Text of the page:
I’ll let my fists of fury do the talking here, bub

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Last night, when I settled on the couch to relax in front of a movie from Netflix that I hoped wouldn’t suck, I picked Bloodsport, the 1988 film that catapulted Jean-Claude Van Damme’s career.

Unless you’re a 10 year old boy, or a grown man who watched it as a 10 year old boy, the movie may not hold your interest.

My wife is neither, but she didn’t put up a veto.

So I pressed play and settled back to enjoy it.

Poster from the movie Bloodsport.

That fist is for you, my friend. Be afraid.

I loved Bloodsport when I first saw it as a kid – but would it hold up almost thirty years later?

Bloodsport opens with a montage of fighters from around the world. They each showcase their wildly different fighting styles as they train for the secret, global battle of martial artist supremacy: the Kumite (“KOO mih tay” for you uninitiated.)

There’s the Brazilian capoeira master, the Kung Fu wizards, the big American brute …

… the small African fighter who leaps and rolls like a possessed frog …

… the evil Chong Li who sports an unnaturally large pair of granite slab pectorals …

… and our hero, Frank Dux, played by a young Belgian actor with an amazing ability to do the splits.

I loved watching it again. (My wife got in some quality smartphone time.)

And it wasn’t just nostalgia, either.

Because despite the (mostly) terrible two-dimensional acting …

… the tone deaf dialog …

… and the contrived love story …

Bloodsport still works — because the heart of the film — its chief appeal — still beats as strong as ever.

The movie doggedly follows a single story: preparing for and fighting in the Kumite.

And the filmmakers packed the screen with all the eye candy-combat a boy could want.

Want to see a reverse round-house kick to the head?

You got it – repeated three times in slow motion.

Bust a brick with your fist? Of course! (But Dux somehow smashes the bottom brick in the stack.)

Bruce Lee-style battle scream – mouth open, head shaking slowly back and forth in slow motion, eyes bugging out?

You won’t be disappointed.

And by the end, yes, I displayed my faux martial arts prowess in the living room, no doubt impressing my wife by unleashing a dazzling blur of punches, roundhouse kicks, knees to the face, and other instant kill moves.

“That’s great, honey,” she said with her eyes glued on her screen.

Oh, well. Like I said, Bloodsport isn’t going to appeal to everyone.

But it’s not meant to. The core store of The Big Fight is largely a testosterone driven drama.

And that’s the key to its success (and the launching of a lucrative career for Van Damme).

Because the person it does appeal to gets everything he wants to see.

Good marketing relies on the same secret sauce…

It weaves a story with a relentless focus on one plot line – the “dominant desire” of the specific prospect.
That means the story won’t attract everyone.

But when the copy hews to that one central theme – the itch that needs scratching, the hidden dream she never whispers, aloud even among her friends – then the copy can be forgiven all manner of sins.

It can survive a weak subhead or two, an anemic call to action, or failure to follow the latest wisdom on how many pixels wide your “buy” button should be.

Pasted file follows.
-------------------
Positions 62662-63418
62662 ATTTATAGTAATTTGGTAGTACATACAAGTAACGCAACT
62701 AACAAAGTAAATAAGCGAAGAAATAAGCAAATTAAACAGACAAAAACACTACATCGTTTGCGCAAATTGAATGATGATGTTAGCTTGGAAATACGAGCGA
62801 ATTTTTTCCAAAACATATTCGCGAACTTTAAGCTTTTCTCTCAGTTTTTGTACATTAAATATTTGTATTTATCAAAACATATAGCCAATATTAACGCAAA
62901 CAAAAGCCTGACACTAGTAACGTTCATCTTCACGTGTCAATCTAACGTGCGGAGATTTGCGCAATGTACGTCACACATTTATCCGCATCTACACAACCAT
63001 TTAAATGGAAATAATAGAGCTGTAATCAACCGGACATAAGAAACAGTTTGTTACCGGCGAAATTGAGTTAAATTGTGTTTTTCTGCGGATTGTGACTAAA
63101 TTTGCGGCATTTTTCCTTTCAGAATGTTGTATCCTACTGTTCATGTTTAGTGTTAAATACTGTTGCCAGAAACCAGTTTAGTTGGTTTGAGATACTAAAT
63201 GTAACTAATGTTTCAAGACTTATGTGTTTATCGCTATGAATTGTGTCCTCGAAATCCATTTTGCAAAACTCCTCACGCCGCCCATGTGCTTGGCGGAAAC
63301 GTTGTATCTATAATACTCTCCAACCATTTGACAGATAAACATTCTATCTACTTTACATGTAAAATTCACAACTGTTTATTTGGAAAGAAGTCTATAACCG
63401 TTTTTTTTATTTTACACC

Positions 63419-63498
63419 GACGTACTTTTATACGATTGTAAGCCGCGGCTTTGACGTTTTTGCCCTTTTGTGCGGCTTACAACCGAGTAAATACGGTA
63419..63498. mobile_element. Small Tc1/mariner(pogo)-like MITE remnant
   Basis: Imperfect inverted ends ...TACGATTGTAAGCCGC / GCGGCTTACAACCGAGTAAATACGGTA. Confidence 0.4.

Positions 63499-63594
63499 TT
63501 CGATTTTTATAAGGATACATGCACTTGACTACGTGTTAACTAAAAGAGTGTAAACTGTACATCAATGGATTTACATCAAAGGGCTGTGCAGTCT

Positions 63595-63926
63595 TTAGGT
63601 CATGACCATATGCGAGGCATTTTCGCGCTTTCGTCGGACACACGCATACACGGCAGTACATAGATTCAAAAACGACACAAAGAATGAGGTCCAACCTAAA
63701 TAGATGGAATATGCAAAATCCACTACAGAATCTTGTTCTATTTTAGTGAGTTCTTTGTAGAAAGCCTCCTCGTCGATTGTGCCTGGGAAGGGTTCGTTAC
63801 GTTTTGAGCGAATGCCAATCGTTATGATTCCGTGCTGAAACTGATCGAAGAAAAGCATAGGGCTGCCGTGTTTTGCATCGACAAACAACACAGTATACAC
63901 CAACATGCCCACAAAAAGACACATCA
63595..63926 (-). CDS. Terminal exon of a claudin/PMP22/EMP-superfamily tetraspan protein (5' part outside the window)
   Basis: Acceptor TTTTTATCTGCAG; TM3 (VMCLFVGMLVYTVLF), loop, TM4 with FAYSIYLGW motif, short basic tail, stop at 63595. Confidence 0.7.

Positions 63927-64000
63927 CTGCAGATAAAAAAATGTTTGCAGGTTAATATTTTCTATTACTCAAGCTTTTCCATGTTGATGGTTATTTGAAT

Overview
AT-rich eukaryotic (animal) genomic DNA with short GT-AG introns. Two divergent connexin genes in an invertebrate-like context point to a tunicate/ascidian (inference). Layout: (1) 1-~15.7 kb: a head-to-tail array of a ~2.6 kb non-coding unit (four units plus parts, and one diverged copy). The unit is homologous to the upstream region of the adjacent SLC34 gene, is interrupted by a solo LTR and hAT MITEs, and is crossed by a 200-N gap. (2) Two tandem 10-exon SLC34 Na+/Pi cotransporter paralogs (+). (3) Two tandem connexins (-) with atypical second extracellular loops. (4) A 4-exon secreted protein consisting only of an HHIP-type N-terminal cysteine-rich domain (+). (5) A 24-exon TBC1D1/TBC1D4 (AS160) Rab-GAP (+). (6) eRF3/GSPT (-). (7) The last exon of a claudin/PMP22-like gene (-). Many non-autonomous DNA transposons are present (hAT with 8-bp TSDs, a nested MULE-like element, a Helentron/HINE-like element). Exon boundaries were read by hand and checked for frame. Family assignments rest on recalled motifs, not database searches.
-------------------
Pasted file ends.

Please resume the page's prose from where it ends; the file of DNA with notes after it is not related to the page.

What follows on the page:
Sure, it’s nice when a master’s touch can be seen at all levels of a message.

Same with a movie – nuanced performances, flawless effects, and tight, snappy dialog.

But the most important thing is a big heart that beats in time with the heart of your audience.


When the story you tell targets one clear goal that your audience wants, most of the heavy lifting is done.

Stay Tuned For Next Week …

In which I turn to a police sketch artist to challenge an ancient claim

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Scott McKinstry
Scott McKinstry
Scott McKinstry is a direct response copywriter who specializes in telling stories. You can contact Scott and learn more about using the power of stories in marketing at marketingwithstory.com.
Showing 2 comments
  • Kev Kaye

    Scott, excellent point here. And the fact that you shared it through one of my favorite movies when I was 10 (too) makes it extra special. “Very good, but brick not hit back!” ooooooo! No he didn’t!

    Someone I’ve come to respect for his ability tell stories that include what his audience wants is Ramit Sethi. He’s a bit abrasive at times, but it’s OK (and effective) because he consistently comes back with differentiated solutions to the problems his audience wants to solve

    I found “customer interviews” are an effective way to nail the “dominant desire” of a market. Although they’re less “interview” and more “open ended conversation.” It takes a bit to get the ball rolling for the good stuff to start coming out, but when it does it’s gold. What I listen for in the conversation is the undesirable emotion, which is always some sort of fear, and the external thing they think they need to alleviate that fear. The thing that immediately comes to mind after they’re present in their fear is almost always their “dominant desire.”

    • Scott McKinstry

      Great point, Kev, and I like the way you phrase it — “when they’re present in their fear.”

      Yeah, it can take a little bit before a person feels comfortable relating those shadowy bits in their experience. Comes down to story, here too — get them to tell the story of their experience.

      Sometimes a little extra probing “what did he say when you did that?” can uncover a forgotten (or repressed) detail that brings that fear alive again.

      When that happens, you also get some insight into the kinds of details to include in your sales message, to spark those same feelings in your readers.

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